A vast majority of the psychological and social factors that underlie partisan rancor and divisiveness are aspects of fundamental human nature that are common to everyone regardless of ideology. The number of factors that actually differentiate liberals, conservatives, and libertarians seems to boil down to two; Moral Foundations and Cognitive Style.
Most people are unaware of this. And since we tend to fear and demonize what we don’t understand, that lack of awareness exacerbates the partisan divide.
We can reduce the size of the divide and the amount of demonization that flows back and forth across it by increasing awareness, which in turn will increase empathy and common ground, through education.
Social science research has given us the knowledge to understand our differences and find common ground.
The education system already in place gives us the infrastructure through which we can disseminate that knowledge.
In Part Two of this thesis I attempt to pick up where The Righteous Mind: Why Good People Are Divided by Politics and Religion left off, and illustrate more completely how the differences in moral foundations manifest in the real world and influence partisan rancor.
In Part Three I attempt to tease out some of the differences in Cognitive Style.
Based on these, in Part Four I offer some concrete suggestions as to how we can use this information to answer “Yes” to the following modified version of Rodney King’s question “Can we all get along [better]”?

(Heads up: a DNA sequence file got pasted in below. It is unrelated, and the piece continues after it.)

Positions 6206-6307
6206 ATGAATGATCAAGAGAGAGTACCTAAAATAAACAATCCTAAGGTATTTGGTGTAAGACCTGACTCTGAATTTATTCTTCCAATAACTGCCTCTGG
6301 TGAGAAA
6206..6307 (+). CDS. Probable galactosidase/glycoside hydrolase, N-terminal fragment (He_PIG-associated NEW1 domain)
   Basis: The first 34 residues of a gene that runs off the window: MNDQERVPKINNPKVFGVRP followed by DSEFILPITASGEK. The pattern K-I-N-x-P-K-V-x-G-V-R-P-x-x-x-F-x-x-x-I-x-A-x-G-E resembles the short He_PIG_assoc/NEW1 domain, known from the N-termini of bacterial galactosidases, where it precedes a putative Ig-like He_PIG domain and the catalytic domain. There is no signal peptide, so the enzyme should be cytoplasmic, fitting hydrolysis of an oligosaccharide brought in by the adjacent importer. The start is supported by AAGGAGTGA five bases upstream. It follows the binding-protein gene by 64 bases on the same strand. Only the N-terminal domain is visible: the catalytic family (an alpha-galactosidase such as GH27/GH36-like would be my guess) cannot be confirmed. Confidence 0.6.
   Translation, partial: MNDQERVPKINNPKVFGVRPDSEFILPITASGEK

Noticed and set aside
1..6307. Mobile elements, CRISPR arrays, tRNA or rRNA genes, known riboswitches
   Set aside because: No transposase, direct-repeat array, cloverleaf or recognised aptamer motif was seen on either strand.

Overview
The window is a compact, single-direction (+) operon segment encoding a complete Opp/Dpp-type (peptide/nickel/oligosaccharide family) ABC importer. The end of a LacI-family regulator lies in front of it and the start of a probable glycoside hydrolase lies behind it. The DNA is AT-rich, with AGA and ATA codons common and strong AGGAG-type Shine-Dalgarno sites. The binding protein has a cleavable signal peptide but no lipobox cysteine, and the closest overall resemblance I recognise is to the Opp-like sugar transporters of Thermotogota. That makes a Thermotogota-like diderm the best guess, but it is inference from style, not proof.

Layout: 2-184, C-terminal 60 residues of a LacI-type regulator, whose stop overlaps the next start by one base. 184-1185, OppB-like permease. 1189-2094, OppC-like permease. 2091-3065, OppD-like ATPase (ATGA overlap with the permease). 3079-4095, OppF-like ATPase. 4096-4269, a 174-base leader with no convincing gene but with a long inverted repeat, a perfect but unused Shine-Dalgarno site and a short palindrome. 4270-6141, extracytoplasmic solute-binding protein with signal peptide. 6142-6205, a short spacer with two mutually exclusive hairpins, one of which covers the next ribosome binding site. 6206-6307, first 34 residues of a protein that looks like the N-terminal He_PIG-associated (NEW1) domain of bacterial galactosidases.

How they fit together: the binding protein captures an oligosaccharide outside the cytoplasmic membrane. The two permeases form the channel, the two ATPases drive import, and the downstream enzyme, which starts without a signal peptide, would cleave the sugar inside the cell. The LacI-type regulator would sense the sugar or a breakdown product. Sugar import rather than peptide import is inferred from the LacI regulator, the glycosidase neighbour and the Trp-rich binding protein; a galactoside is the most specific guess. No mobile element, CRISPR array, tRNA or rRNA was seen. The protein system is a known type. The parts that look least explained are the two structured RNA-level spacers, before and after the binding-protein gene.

Examples of common factors include:
The trick, then, in getting to the bottom of partisan divisiveness and rancor is to tease out from all the things liberals and conservatives think, say, and do, the aspects that are truly unique to each. Those factors seem to boil down to:
This thesis is a work in progress. I may add, delete, or change parts of it as I continue to learn and refine my ideas. But, I think it’s safe to say that my main themes are well established and will not change a great deal.
Some amount of divisiveness is inevitable and healthy. We need each other and rely upon one another to find the specks in our eyes and, eventually, work our way to the truth. Evolution was clever in “designing” this feature into our psyche.
But we humans have a strong tendency to demonize and vilify that which we don’t understand, and there’s a whole hell of a lot about what makes us think, say, and do the things we do that we don’t understand. Increasing our understanding of those things will help to shrink, but not eliminate, the size of the partisan divide and the amount of demonization that flows back and forth across it.